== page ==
06 Dec 2022
The Lady Arpels Heures Florales Cerisier watch from Van Cleef & Arpels won the prestigious Innovation Prize at the Grand Prix d’Horlogerie de Gene?ve 2022. This award is dedicated for “the best competing timepiece offering an innovative vision of time measurement and/or opening up new development pathways for the watchmaking art”. In a rose gold case set with diamonds, watchmaking, jewelry craftmanship and artistic savoir-faire come together to create a poetic scene.
With the Lady Arpels Heures Florales Cerisier, the marvels of watchmaking join with precious materials and traditional savoir-faire, to bring a story to life on the dial. Flower opening module and minute window enable time to be measured via a stroll in a flower garden. Beyond their technical prowess, these virtuoso mechanisms provide precious moments of emotion, reflecting the imagination of Van Cleef & Arpels.
The Fontaine aux Oiseaux automaton by Van Cleef & Arpels won the prestigious Mechanical Clock Prize at the Grand Prix d’Horlogerie de Gene?ve 2022. This award is dedicated for “mechanical time-measuring instruments, such as longcase clocks or table clocks”. On this Extraordinary Object, watchmaking, jewelry and art craftsmenships skills come together to arouse a sense of wonder.
After designing its first Extraordinary Object, the Fée Ondine automaton presented in 2017, Van Cleef & Arpels has once again collaborated with exceptional workshops to create Fontaine aux Oiseaux, an automaton combining on-demand animation and retrograde time display. On the side of the base, a feather moves progressively along the time scale. Once it reaches 12 o’clock, it returns to its start point to repeat its journey for the next half-day. When activated, the automaton comes to life for about a minute, revealing a tender scene.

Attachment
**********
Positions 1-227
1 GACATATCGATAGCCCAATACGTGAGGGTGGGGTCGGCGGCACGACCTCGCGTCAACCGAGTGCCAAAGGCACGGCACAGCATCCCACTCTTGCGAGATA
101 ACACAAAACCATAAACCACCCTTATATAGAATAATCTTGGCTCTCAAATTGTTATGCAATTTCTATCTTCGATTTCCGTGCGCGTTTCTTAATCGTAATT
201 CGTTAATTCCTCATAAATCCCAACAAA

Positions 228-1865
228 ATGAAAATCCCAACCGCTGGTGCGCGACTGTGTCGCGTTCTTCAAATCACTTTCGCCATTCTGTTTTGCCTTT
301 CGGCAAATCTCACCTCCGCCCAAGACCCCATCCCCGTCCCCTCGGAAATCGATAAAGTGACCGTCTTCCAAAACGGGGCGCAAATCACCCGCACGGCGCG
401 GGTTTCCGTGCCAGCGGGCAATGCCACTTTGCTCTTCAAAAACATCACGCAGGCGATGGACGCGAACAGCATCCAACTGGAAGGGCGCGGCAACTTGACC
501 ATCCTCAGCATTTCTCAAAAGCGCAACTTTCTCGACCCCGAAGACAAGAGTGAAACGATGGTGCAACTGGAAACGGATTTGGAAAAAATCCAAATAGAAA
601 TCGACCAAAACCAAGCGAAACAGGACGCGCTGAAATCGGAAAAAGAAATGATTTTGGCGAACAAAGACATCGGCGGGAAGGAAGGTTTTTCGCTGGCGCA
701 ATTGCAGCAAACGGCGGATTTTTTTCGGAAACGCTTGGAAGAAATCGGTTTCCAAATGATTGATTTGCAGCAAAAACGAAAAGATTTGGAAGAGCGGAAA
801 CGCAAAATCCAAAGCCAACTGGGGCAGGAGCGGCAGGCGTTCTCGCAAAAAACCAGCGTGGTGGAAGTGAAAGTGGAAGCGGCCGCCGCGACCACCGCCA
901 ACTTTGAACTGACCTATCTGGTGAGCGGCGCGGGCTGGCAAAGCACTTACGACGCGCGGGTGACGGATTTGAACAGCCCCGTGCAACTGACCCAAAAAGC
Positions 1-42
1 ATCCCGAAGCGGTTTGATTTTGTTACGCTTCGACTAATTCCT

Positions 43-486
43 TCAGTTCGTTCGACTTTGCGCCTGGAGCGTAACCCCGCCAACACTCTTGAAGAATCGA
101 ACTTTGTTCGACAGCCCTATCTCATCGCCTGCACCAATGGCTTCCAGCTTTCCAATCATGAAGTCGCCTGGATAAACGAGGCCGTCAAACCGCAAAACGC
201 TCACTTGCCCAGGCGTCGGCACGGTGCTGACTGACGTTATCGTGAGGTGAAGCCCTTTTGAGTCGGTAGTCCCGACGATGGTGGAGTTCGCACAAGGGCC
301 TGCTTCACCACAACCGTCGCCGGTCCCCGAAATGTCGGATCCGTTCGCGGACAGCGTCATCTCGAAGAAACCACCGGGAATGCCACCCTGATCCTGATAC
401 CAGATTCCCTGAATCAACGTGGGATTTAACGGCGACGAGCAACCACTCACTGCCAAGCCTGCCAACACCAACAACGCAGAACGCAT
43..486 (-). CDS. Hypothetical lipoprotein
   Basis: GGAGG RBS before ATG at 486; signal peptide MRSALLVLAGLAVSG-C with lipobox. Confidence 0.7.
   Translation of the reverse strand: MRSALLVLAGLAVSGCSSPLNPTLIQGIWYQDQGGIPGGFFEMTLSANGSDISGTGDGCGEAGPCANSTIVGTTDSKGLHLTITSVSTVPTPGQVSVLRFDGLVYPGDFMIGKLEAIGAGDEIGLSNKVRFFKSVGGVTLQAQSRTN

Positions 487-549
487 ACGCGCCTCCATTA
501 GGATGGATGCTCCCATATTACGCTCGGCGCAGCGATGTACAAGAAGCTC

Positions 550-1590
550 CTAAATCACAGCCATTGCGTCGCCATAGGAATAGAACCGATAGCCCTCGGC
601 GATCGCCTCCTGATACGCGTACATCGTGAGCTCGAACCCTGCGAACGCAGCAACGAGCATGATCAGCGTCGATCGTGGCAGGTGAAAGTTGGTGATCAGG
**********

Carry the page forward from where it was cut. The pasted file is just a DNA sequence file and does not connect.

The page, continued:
Thanks to the movement of its various elements, the water in the basin starts to ripple, as if in a light breeze. A water lily slowly blooms while a dragonfly rises into the air, flapping its wings and slightly whirling about. The birds at the edge of the basin wake, their song ringing out – thanks to an assembly that includes a bellow and a clicking box, respectively imitating chirping and beak sounds. They raise their heads and move their wings to begin their courtship display. As they move closer together, their articulated legs rise one after the other in a strikingly realistic movement. Once the scene is finished, the dragonfly returns to its hideaway, the birds take up their original positions, and the water lily gracefully closes.